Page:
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Contains:  NGC 5427, NGC 5426
Getting plate-solving status, please wait...
ARP 271, NGC 5427 & NGC 5426 Interacting Galaxies, 


            Jerry Macon
ARP 271, NGC 5427 & NGC 5426 Interacting Galaxies

ARP 271, NGC 5427 & NGC 5426 Interacting Galaxies

Technical card

Resolution: 2496x1912

Dates:June 8, 2019

Astrodon Gen 2 L 36mm: 163x100" (gain: 99.00) -20C bin 1x1
Astrodon Gen 2 RGB 36mm: 119x100" (gain: 99.00) -15C bin 1x1

Integration: 7.8 hours

Avg. Moon age: 5.50 days

Avg. Moon phase: 30.50%

Bortle Dark-Sky Scale: 4.00

Temperature: 10.00 job: 2783189

RA center: 210.855 degrees

DEC center: -6.052 degrees

Pixel scale: 0.351 arcsec/pixel

Orientation: 357.784 degrees

Field radius: 0.153 degrees

Data source: Own remote observatory

Remote source: Non-commercial independent facility


Images from the following two scopes (piggybacked) contributed to this image:
AG12+ASI1600MM at .70 asec/pix (RGB)
TV127is+ASI183MM at .75 asec/pix. (L)
They were all registered to the best R image taken on the AG12.
Using L from the TV NP127is refractor effectively eliminates the spikes from the AG12.

NGC 5427 and NGC 5426, also known as ARP 271, are two lovely interacting galaxies. Somewhat unusual to me is the fact that they are very close to similar in appearance, showing mostly the same colors.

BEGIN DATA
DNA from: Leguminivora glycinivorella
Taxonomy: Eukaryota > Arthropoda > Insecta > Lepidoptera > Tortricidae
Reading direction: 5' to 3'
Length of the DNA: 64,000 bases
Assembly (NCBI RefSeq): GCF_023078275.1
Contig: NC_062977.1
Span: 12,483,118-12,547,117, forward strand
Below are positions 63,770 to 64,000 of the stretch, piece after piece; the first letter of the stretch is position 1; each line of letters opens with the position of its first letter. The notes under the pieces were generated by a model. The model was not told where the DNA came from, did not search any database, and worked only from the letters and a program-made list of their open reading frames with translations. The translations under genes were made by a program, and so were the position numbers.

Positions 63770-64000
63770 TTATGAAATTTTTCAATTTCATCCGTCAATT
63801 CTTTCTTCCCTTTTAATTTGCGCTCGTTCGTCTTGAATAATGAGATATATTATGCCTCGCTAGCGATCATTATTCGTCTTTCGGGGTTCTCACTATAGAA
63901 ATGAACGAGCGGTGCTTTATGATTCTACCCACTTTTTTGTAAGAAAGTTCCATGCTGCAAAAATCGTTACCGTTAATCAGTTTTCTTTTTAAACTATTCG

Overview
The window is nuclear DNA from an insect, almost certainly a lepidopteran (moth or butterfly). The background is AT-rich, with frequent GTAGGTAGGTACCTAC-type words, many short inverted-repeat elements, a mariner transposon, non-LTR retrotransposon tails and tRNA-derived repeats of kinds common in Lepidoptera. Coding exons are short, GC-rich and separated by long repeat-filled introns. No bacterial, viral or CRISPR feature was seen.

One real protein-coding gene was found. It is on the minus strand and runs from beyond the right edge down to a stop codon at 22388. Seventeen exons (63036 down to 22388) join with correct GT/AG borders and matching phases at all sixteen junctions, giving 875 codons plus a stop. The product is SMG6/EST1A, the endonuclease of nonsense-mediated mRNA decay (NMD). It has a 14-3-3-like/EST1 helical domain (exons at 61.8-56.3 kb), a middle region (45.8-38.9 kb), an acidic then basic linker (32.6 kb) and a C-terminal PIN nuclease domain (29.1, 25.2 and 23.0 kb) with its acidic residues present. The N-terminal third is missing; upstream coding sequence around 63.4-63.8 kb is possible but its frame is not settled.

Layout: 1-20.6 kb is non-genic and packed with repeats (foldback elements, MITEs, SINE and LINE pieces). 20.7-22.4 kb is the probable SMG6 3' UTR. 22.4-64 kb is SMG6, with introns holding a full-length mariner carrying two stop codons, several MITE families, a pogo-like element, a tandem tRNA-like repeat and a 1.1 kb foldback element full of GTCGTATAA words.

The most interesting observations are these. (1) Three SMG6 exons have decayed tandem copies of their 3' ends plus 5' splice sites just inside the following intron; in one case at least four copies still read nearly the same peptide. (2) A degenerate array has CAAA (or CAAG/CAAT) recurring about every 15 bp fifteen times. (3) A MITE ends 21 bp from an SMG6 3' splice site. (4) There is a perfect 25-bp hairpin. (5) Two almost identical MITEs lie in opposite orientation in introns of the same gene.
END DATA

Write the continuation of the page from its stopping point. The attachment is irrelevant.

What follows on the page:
It is not certain whether the galaxies are going to eventually collide or not. They will continue interacting for tens of millions of years, creating new stars as a result of the mutual gravitational attraction between the galaxies, a pull seen in the bridge of stars already connecting the two. Located 90 million light-years away, the Arp 271 pair is about 130,000 light-years across. It was originally discovered in 1785 by William Herschel. It is speculated, that the Milky Way will undergo a similar collision in about five billion years with the neighboring Andromeda Galaxy, which is currently located about 2.6 million light-years away.

This was the last object observerd by the VIMOS instrument on ESO's Very Large Telescope located in Chile. VIMOS was decommissioned on 24 March 2018. VIMOS — or, in full, the VIsible Multi-Object Spectrograph — was active on the VLT for an impressive 16 years.'s_last_embrace_NGC_5426_and_NGC_5427.jpg



Jerry Macon
License: Attribution Creative Commons

Sky plot

Sky plot


ARP 271, NGC 5427 & NGC 5426 Interacting Galaxies, 


            Jerry Macon